an environment entry for each global shell variable defined
          when the program is called.  See environ(5) for some conven-
          tionally used names.  The C run-time start-off routine
          places a copy of envp in the global cell environ, which is
          used by execv and execl to pass the environment to any sub-
          programs executed by the current program.  The exec routines
          use lower-level routines as follows to pass an environment
          explicitly:
               execle(file, arg0, arg1, . . . , argn, 0, environ);
               execve(file, argv, environ);

          Execlp and execvp are called with the same arguments as
          execl and execv, but duplicate the shell's actions in
          searching for an executable file in a list of directories.
          The directory list is obtained from the environment.

     FILES
          /bin/sh  shell, invoked if command file found by execlp or
          execvp

     SEE ALSO
          fork(2), environ(5)

     DIAGNOSTICS
          If the file cannot be found, if it is not executable, if it
          does not start with a valid magic number (see a.out(5)), if
          maximum memory is exceeded, or if the arguments require too

     EXEC(2)                                                   EXEC(2)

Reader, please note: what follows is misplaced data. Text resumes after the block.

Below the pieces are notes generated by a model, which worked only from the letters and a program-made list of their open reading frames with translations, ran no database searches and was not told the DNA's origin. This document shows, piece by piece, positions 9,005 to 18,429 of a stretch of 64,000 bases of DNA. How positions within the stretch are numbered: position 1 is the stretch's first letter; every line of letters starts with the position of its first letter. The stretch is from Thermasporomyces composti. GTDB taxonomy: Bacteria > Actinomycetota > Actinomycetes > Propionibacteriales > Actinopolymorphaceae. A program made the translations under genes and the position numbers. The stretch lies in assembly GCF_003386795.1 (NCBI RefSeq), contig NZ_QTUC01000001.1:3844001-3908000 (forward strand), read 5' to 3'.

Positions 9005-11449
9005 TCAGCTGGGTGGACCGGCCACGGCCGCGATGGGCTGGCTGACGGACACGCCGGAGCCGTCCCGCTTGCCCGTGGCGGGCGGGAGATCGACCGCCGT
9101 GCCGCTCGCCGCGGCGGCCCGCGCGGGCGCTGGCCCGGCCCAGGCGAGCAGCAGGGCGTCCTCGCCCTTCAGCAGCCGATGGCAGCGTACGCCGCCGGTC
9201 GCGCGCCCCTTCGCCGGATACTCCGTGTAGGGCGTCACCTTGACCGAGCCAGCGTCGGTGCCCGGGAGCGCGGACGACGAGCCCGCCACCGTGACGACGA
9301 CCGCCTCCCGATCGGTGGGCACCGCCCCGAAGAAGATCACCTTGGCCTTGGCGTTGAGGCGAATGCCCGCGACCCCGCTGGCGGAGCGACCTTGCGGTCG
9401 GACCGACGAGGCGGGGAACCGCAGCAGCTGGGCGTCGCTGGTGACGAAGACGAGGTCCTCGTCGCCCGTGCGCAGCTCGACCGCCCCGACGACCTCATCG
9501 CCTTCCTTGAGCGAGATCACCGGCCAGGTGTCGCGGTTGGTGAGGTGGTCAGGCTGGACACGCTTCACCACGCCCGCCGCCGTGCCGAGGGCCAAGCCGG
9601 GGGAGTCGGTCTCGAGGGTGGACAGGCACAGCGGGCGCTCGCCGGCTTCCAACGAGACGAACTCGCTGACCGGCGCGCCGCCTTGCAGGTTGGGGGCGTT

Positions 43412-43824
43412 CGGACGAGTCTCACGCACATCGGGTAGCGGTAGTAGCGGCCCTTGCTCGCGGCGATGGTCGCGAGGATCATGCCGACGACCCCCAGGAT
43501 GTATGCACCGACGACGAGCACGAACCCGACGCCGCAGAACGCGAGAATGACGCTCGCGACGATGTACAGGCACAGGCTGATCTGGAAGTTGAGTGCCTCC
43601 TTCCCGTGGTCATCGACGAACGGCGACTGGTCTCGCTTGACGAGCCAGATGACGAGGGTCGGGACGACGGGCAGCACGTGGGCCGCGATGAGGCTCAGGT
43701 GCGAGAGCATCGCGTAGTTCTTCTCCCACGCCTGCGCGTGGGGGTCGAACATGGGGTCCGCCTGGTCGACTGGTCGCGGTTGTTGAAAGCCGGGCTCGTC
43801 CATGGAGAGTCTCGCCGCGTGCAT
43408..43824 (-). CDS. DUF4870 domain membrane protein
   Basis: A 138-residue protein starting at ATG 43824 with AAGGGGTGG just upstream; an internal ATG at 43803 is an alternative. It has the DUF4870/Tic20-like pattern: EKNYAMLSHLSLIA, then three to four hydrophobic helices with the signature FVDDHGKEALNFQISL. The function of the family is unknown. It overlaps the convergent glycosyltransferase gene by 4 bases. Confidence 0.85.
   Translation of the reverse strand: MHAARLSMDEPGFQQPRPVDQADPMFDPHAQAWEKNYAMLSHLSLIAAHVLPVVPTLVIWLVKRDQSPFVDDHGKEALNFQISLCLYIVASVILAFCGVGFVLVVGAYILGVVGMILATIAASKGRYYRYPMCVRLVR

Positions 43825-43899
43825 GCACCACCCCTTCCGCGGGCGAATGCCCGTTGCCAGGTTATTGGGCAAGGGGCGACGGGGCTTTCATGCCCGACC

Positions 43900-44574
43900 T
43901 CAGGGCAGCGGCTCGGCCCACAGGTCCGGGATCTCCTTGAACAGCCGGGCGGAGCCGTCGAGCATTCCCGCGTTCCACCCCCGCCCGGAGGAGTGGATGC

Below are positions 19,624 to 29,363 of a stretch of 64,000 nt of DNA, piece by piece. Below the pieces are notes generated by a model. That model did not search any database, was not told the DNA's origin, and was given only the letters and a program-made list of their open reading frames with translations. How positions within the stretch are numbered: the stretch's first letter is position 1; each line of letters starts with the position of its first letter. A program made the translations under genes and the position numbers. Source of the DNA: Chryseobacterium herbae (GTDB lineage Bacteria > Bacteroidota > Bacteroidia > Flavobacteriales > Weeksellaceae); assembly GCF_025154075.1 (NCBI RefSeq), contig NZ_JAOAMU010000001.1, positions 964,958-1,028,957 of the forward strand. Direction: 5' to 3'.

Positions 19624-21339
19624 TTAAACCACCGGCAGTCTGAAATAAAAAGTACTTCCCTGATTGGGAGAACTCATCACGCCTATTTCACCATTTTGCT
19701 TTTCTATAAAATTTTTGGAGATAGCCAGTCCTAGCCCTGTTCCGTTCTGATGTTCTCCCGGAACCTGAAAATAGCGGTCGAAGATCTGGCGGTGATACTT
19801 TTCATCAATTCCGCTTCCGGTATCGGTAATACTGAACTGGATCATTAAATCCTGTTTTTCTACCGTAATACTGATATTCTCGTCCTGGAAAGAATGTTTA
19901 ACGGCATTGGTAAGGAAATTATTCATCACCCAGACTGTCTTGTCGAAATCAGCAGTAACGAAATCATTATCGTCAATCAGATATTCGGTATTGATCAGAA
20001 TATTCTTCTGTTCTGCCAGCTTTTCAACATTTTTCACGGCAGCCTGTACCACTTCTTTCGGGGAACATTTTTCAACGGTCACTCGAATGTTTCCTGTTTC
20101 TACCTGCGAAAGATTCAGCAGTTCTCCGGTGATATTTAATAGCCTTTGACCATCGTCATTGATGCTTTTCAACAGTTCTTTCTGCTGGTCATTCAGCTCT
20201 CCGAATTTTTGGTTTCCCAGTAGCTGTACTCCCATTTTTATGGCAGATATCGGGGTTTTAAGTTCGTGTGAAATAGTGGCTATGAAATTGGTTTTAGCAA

much space, a return constitutes the diagnostic; the return
          value is -1.  Even for the super-user, at least one of the
          execute-permission bits must be set for a file to be exe-
          cuted.

     BUGS
          If execvp is called to execute a file that turns out to be a
          shell command file, and if it is impossible to execute the
          shell, the values of argv[0] and argv[-1] will be modified
          before return.

     ASSEMBLER
          (exec = 11.)
          sys exec; name; argv

          (exece = 59.)
          sys exece; name; argv; envp

          Plain exec is obsoleted by exece, but remains for historical
          reasons.

          When the called file starts execution on the PDP11, the
          stack pointer points to a word containing the number of
          arguments.  Just above this number is a list of pointers to
          the argument strings, followed by a null pointer, followed
          by the pointers to the environment strings and then another
          null pointer.  The strings themselves follow; a 0 word is
          left at the very top of memory.

            sp→     nargs
               arg0
               ...
               argn
               0
               env0
               ...
               envm
               0

           arg0:    <arg0\0>
               ...
           env0:    <env0\0>
               0

          On the Interdata 8/32, the stack begins at a conventional
          place (currently 0xD0000) and grows upwards.  After exec,
          the layout of data on the stack is as follows.

               int  0
           arg0:    byte ...
               ...
          argp0:    int  arg0

     EXEC(2)                                                   EXEC(2)

               ...
               int  0
          envp0:    int  env0
               ...
               int  0
           %2→ space     40
               int  nargs
               int  argp0
               int  envp0
           %3→

          This arrangement happens to conform well to C calling con-
          ventions.